End of Internship Report: Clara at 1650 The Fan

Time flies. These past two and a half months have gone by so fast. It seems like it was only yesterday that I received my first email from my new supervisor Bob Foster, director of 1650 The Fan, radio station at Cedar Valley Broadcasting, asking me if I could start my internship a few weeks early. Since then, I have been involved in (and in most cases, in charge of) the pre-production, production and post production of four videos. While four videos may not seem like a lot, each phase actually took about one week, meaning an average of three weeks per video.

You can see these videos and what else I’ve done through this internship on 1650 The Fan’s YouTube channel and on my web based portfolio.

During my internship, I learned many things. One thing that I learned fairly quickly is that radio isn’t dying. It is a common misconception that “No one listens to the radio” and I have to admit that I had this misconception before my internship. It is true that it’s not growing quickly, however there is still a loyal audience. Over the summer I saw active listeners of Bob Foster’s morning show “Foster on the Fan” recognize him with comments such as “I listen to you every morning man!”

Today’s loyal radio audience listens, “In their car on their way to work,” says Foster. Radio has shifted from being used by families in the home to a form of entertainment and/or information gathering tool in the car.

Clara Internship
Bob Foster greeting fans of his morning show at Sturgis Falls.

Being selfish is human nature. We all think at some point in our lives that the world revolves around us. A good way to catch someone’s attention when it comes to advertising is to personalize what you are saying. Most commercials are only about the company and service, but the real trick is to make it about them instead of you, then your audience will be even more interested. What can your product or service do for them? How can it benefit them? That is what potential clients really care about. Even simply using the word “you” or giving an implied order such as “get maximum sports” makes the listener feel more active and interested in what you have to tell them.

Plan ahead: Pre-production is important. That is something that of course as a digital media double major I already knew, but was greatly highlighted during my internship. My most challenging shoot was my first one, mostly from lack of planning and pre-production. For almost all my shoots, we had about a week of pre-production in which we went location scouting, created a storyboard, and discussed what the client (Cedar Valley Broadcasting) wanted and needed from each project. It’s not always about the what and how: the why is the most important. Why was I creating these videos?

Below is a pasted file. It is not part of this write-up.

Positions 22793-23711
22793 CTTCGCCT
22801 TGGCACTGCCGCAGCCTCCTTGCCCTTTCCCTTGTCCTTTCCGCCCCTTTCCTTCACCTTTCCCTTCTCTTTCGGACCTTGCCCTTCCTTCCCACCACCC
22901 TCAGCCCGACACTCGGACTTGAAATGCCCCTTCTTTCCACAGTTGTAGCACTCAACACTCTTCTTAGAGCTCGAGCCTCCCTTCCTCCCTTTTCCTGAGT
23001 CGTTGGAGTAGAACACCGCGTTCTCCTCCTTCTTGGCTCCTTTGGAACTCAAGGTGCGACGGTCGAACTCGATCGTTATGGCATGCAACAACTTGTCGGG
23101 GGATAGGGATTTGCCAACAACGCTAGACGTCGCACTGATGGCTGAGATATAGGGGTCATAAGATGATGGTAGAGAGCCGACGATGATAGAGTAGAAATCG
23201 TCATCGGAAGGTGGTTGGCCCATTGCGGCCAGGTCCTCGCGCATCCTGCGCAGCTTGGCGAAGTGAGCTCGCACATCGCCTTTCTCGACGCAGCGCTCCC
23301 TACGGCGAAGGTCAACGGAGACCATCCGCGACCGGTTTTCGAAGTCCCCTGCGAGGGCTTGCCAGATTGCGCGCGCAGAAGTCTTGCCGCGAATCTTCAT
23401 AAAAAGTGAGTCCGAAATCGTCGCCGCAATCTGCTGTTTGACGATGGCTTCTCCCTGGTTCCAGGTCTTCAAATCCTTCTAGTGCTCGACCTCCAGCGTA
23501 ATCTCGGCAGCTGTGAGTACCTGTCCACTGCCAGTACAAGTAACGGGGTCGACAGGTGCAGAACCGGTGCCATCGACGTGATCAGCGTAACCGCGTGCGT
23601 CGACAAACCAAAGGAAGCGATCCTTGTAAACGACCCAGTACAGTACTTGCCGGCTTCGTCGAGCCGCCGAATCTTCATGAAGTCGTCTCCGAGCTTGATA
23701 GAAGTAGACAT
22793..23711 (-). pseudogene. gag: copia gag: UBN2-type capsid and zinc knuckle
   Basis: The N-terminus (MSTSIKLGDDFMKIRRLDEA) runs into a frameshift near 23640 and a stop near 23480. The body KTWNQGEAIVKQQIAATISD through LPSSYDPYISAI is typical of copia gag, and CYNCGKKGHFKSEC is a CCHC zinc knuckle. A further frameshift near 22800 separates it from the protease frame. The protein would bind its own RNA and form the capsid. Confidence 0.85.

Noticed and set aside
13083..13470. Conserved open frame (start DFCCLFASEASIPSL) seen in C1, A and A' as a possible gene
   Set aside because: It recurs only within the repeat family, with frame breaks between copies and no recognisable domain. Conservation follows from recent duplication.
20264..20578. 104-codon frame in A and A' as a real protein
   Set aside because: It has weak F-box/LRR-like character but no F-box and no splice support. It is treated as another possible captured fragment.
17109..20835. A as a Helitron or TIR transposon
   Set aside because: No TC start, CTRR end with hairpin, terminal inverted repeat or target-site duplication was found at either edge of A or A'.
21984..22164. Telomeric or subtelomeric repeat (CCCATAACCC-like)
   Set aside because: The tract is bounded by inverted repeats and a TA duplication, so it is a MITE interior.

I hadn’t realized before how much location scouting is very important and helpful. It’s even better if it can be done at least one day before the shoot, which gives you time to envision some of the shots. If you cannot go to the location prior to the shoot, ask for layout of the place from someone who has already been there. For my first shoot of the ISU Tailgate Tour, I asked Foster for a layout of the location and he drew me a map which was very helpful, especially considering I didn’t even know this was an inside shoot until the day before!


Clara Internship  Clara Internship

Bob Foster and I creating the storyboard for the Cedar Valley Broadcasting Promotion video.

Always have a plan B! If there’s anything my supervisor Bob Foster wanted me to leave having learned, it’s “always have a plan B!” This important tip within the media field has been told to me since day one. What if your tripod doesn’t work? What if your camera runs out of battery? Both of these things actually happened to me on the ISU Waterloo Tailgate Tour shoot. Luckily I had a plan B. For the tripod, I ended up using a tall table and stacked my camera in a stable position on top of its bag for the interviews. The rest were handheld shots. For the battery, I had brought an extra battery, and a battery charger, so I managed to find a plug and alternate between batteries. At our Sturgis Falls shoot, we had difficulties picking up the mic line audio. Our solution? Simply use plan B. This was a two-camera shoot, so we switched cameras and used the second camera to pick up the audio. Foster has also taught me that you can never be too safe and it is always a smart move to go even beyond and have a plan C, D and even E ready. Just in case.

 -Clara Tosi

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